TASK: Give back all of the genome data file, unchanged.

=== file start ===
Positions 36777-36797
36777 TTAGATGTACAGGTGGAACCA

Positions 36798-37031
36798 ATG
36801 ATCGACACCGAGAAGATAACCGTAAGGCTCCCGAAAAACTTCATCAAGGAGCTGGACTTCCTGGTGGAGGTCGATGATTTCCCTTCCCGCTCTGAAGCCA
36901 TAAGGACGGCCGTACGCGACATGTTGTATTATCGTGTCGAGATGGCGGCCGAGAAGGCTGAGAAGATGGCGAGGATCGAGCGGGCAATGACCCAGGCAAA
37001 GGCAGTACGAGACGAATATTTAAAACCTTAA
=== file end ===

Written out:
Positions 36777-36797
36777 TTAGATGTACAGGTGGAACCA

Positions 36798-37031
36798 ATG
36801 ATCGACACCGAGAAGATAACCGTAAGGCTCCCGAAAAACTTCATCAAGGAGCTGGACTTCCTGGTGGAGGTCGATGATTTCCCTTCCCGCTCTGAAGCCA
36901 TAAGGACGGCCGTACGCGACATGTTGTATTATCGTGTCGAGATGGCGGCCGAGAAGGCTGAGAAGATGGCGAGGATCGAGCGGGCAATGACCCAGGCAAA
37001 GGCAGTACGAGACGAATATTTAAAACCTTAA